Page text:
Many people ask when should I use highs, lows or even mids. Now, I will tell you what. Set your amplifier’s controls to 7-9 gain, 4-5 bass, 5-7 mids, and 5-7 treble for a distorted tone.

Consider lowering the mids and raising the treble and bass for metal. For heavy rock distortion, lower the gain a little bit and boost the mids.

Impact To Tone: Lows Vs Mids Vs Highs

No doubt. The tone of the guitar is directly influenced by the amp settings. For instance, when the mid is turned up too high at the input stage, your audio will reach the point of distortion or clipping.

The sound signal will quickly exceed the clean limit of your amplifier or pre-amp if you have a high gain. Most of the signal that is acquired will be distorted. Setting the gain too high may cause the signal to soon exceed the clean limit of your amplifier, which can cause distortion.

On the other side, lowering the gain will prevent the signal from exceeding its limits, increasing amplification while minimizing or eliminating distortion.

When guitarists experiment with distortion pedals, I’ve found that they frequently turn the gain up. They would turn up the gain to the point where the tone was entirely saturated.

While that sounds fantastic when you play large power chords at a loud level with a lot of gains, the moment you play anything else, a big chaos results. Even if you play in a style where high gain distortion is typical, generally speaking, rolling the gain back a little result in a nicer tone

The tone is so distorted when the gain is turned up high that it turns into a wash. Rolling the gain back, though, makes things clearer. The more clarity you hear as you dial the gain further back, the closer you go to a clean tone.

I would recommend using low gain whenever possible. Most amps perform worse when the gain is higher.

Having your gain set to low will ensure that the maximum possible gain does not go beyond the clean limit of the amplifier or pre-amp you are using, resulting in a lot of amplification with minimal distortion. It’s not a surprise that low is the default setting.

Frequency Ranges: Lows Vs Mids Vs Highs

Low-frequency noise on the Common Octave Bands is often referred to as 200 Hz or less. Whereas 200-2,000 Hz for mids and above 2,000Hz are highs.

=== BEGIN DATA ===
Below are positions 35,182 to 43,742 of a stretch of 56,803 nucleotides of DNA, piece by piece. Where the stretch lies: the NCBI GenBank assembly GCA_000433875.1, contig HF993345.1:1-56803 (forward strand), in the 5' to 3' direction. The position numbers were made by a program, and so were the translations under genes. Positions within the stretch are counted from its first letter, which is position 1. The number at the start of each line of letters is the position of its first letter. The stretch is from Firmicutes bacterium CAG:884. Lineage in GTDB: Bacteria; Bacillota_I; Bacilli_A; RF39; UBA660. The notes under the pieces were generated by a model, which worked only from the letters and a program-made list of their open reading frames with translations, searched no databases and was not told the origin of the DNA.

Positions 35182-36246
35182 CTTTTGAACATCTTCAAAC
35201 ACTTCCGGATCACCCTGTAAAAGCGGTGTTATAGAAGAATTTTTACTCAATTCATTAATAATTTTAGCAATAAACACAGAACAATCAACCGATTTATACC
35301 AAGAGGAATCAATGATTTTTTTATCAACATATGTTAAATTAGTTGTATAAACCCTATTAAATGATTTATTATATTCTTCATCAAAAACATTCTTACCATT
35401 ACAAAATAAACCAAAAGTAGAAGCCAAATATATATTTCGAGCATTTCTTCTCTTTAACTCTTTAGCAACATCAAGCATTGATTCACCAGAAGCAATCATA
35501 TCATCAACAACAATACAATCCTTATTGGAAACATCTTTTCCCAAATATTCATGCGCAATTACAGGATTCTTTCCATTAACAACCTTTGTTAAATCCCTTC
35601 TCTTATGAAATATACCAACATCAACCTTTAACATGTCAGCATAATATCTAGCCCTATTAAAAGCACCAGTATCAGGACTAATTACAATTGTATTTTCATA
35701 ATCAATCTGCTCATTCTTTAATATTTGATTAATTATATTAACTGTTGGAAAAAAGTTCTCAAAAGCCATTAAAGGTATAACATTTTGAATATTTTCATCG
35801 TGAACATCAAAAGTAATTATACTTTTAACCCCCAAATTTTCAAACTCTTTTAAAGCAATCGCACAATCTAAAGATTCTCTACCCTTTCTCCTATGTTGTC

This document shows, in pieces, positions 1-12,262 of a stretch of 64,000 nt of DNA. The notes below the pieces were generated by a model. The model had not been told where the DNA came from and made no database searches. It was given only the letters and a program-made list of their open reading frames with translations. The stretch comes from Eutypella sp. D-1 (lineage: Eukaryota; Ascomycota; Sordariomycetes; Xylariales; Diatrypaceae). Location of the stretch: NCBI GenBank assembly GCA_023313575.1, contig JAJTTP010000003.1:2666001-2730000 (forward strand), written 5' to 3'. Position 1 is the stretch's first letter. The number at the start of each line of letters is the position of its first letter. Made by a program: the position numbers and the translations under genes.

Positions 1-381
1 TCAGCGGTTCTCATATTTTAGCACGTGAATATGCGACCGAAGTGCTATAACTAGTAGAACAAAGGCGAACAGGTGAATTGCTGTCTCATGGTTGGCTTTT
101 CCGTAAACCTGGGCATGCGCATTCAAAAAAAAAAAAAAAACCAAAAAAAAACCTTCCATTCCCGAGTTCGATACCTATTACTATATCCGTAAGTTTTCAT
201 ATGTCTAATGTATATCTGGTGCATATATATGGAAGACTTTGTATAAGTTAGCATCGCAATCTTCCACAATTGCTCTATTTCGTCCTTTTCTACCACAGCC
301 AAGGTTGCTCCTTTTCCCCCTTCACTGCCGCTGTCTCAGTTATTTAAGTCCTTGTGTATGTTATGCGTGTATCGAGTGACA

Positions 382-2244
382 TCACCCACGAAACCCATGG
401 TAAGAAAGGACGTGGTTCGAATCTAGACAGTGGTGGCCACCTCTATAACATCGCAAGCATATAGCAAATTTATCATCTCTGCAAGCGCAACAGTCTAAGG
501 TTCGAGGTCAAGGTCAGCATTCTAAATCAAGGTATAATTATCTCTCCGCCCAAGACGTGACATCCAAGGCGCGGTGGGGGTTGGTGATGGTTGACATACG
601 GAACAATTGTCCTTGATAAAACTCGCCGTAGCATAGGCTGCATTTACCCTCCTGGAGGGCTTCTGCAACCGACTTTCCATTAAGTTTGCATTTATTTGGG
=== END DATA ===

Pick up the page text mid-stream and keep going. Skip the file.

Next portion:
Low frequency implies that rather than hearing a sound, people are more likely to feel its vibrations. Additionally, low-frequency noise has longer wavelengths, a large range, and high endurance.

The noises we hear most frequently daily fall within the 200–2,000 Hz mid-frequency category. 


Q: Are Vocals Mids?

Mids are used in vocals and voices. Mids, which approximately fall between 200Hz and 2000Hz, are crucial for a genuine sound presentation. Typically, this range will contain the majority of the sounds on a music track.

Q: Are Mids Good for Vocals? 

Mids are good for vocals. This is because it is crucial for the presentation of sound naturally. In reality, headphones with an unnatural midrange may sound “off” or vocals sound “distant”.

Q: Does Higher Hertz Always Mean Better Sound Quality?

Hertz or Hz has less to do with the wide frequency and more to do with the sound quality. Simply said, the higher the Hertz, the higher the quality of music you will receive.

However, your amp is considered to have a strong frequency response range if it can reproduce sound in the audible range of 20 Hz to 20,000 Hz.

You can get better waveform resolution at higher hertz. High sample rate audio is allegedly appealing because it can record more of the actual sound, presumably giving fans a more genuine listening experience.

Q: Does Higher Frequency Mean Higher Sound?

Frequency does not indicate the volume of a sound – so higher frequency doesn’t necessarily mean higher volume.

Although there is a very wide range of audible sounds in this range, high-frequency sounds can begin at frequencies higher than 2000 Hz. At 2000 Hz, we argue that the sound provides speech “presence,” making it sound more genuine.

By 10,000 Hz, you can hear noises like chirping birds and cymbal crashes. Ultrasound refers to frequencies greater than 20,000 Hz and at such rate, sounds are barely heard.

Ifandi S.

About Ifandi S.

Ifandi started Strumming Bars to answer all the questions of a guitarist. As a self-learned guitarist, he remembered how frustrating it was to not find answers to his many questions in the journey. With Strumming Bars, that's no longer the case!